Colleges Can Shape a Green Economy, Says SEED

The Sustainability Education and Economic Development (SEED) initiative, created by the American Association of Community Colleges‘ (AACC), is launching the SEED Green Action Plan Series, a series of models and resources for colleges looking to incorporate sustainability measures into their campuses. SEED was designed to revamp the curricula and help two-year colleges and their communities become more sustainable. The plans look to renewable and sustainable technologies as a method of expanding economies and job markets, and boosting enrollment for the colleges themselves.

The first plan is Creating an Environment for Growing Green Jobs: Community Colleges Shaping State and Local Energy Policies, and it details how colleges can play more active roles in their states’ adoption of clean technology and energy policies, and ultimately help the state expand its economy and job market. An expansion of the job market requires greater job training and education, which benefits the colleges.

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As the economy becomes more and more green focused, programs like SEED’s will be needed to continue integrating green job training into preexisting school curricula. Tools like this will be needed to continue to build on what is an emerging green economy. The solar PV, wind and smart grid industries have been adding jobs at an extremely rapid pace since 2003, and studies show that the average wage in a cleantech job is about 13% higher than other US wages.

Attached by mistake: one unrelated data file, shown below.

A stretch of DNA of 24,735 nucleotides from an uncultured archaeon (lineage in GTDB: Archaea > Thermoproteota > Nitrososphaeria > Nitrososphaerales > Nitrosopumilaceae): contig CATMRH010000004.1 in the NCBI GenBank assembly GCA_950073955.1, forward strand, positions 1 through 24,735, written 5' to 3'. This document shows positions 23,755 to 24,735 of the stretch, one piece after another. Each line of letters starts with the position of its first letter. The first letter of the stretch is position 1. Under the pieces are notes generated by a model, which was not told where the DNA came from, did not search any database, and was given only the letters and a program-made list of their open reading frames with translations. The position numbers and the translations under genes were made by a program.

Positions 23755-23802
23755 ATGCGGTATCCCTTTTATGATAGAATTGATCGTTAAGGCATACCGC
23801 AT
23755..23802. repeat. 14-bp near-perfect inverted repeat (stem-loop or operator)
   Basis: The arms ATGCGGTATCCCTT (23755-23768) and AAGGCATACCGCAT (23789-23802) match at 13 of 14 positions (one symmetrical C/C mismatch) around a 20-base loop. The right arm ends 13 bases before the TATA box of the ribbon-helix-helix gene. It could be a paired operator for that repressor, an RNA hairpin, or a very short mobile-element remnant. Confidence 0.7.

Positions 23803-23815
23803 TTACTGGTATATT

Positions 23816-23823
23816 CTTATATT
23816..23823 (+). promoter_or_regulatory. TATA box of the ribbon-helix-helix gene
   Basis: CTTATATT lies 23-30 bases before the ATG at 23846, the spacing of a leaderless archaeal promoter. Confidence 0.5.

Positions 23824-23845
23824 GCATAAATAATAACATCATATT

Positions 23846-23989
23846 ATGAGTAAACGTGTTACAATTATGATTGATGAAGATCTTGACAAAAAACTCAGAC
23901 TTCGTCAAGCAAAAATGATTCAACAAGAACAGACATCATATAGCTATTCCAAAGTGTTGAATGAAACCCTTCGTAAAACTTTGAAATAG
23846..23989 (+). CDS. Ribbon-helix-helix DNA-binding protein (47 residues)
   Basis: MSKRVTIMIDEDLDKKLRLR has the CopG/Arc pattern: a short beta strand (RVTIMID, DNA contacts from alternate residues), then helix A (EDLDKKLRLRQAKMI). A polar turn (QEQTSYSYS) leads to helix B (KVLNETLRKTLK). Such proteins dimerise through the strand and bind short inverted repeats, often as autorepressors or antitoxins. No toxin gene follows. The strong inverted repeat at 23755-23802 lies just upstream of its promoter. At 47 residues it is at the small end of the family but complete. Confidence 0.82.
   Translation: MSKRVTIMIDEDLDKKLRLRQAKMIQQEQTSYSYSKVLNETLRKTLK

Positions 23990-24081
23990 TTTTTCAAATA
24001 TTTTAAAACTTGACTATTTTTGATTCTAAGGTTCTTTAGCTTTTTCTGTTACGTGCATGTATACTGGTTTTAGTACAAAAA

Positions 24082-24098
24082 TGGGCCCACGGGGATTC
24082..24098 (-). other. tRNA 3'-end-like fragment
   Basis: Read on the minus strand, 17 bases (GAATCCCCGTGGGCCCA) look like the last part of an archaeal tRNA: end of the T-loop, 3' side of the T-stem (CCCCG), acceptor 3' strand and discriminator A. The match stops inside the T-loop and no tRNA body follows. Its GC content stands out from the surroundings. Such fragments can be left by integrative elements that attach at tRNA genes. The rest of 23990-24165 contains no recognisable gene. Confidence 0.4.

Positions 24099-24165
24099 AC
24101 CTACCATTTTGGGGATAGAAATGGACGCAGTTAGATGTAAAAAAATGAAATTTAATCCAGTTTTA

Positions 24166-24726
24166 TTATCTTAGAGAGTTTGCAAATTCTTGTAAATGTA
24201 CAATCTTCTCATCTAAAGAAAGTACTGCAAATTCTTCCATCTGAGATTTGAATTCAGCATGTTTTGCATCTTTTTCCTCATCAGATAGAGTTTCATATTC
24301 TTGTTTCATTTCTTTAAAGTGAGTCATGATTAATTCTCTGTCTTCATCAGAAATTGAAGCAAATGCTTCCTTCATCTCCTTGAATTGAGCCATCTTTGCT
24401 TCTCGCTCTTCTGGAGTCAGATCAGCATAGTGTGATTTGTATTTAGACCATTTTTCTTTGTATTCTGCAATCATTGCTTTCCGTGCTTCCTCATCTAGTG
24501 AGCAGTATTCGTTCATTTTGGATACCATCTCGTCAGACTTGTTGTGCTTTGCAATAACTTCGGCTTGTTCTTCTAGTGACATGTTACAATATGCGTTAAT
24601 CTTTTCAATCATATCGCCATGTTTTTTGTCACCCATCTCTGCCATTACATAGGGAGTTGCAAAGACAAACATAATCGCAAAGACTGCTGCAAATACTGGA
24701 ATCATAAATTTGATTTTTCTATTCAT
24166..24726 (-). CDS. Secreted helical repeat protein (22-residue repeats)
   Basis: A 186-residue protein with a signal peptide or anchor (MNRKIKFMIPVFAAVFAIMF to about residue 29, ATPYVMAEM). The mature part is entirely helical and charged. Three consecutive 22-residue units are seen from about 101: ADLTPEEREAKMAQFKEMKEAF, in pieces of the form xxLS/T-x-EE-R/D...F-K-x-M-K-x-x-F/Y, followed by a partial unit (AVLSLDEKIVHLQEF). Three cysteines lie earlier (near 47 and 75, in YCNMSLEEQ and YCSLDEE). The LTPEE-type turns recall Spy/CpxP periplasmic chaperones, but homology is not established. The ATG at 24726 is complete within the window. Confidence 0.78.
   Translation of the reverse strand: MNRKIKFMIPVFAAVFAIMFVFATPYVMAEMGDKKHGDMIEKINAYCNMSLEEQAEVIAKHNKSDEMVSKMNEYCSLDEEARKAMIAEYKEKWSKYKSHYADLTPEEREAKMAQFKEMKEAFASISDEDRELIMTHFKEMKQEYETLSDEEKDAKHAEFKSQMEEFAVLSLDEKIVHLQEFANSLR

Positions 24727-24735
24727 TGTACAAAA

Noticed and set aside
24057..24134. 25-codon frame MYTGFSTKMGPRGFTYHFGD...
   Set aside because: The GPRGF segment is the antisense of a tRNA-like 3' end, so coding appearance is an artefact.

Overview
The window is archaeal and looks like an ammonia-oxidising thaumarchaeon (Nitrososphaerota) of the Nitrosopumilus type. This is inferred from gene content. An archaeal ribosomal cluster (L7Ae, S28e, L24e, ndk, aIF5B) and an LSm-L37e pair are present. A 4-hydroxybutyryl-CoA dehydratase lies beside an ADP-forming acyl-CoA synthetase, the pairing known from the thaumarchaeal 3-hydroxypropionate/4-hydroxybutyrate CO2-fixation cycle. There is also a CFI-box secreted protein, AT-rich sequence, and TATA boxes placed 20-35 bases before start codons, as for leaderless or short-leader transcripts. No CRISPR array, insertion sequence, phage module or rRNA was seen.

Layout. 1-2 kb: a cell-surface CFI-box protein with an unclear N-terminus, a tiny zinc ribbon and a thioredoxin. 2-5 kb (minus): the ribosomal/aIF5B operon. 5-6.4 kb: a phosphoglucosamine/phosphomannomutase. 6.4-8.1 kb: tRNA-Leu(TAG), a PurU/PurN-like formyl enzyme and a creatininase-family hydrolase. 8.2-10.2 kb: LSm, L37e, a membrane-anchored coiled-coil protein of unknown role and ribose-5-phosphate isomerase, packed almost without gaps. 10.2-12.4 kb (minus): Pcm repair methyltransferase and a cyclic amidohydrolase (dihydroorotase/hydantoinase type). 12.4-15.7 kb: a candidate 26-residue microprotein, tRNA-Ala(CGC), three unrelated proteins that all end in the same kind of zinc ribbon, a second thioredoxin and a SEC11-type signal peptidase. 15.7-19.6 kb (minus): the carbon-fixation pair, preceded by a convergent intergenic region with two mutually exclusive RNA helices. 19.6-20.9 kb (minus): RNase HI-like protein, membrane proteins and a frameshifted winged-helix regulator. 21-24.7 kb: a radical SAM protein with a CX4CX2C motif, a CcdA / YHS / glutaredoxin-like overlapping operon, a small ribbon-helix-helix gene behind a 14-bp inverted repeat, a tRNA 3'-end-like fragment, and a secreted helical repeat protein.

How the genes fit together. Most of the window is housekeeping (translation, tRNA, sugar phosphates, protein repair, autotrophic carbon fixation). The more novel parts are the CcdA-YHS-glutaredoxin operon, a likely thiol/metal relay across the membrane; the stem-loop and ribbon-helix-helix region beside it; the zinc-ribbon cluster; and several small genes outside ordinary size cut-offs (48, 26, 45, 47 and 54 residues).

“For an emerging industry like this—where job growth potential is significant but great uncertainty surrounds market conditions—colleges can be doing a lot to prepare for promising future opportunities,” said president and CEO of AACC Walter G. Bumphus. “These action plans will help colleges not only to build a skilled pipeline of workers, but also to become change agents in regional efforts to grow the green economy itself.”

Laura Caseley is a graduate of SUNY New Paltz and a resident of New York State’s Hudson Valley. She writes for several publications and when she’s not writing, she can usually be found painting in her makeshift studio or enjoying the scenery of her hometown.

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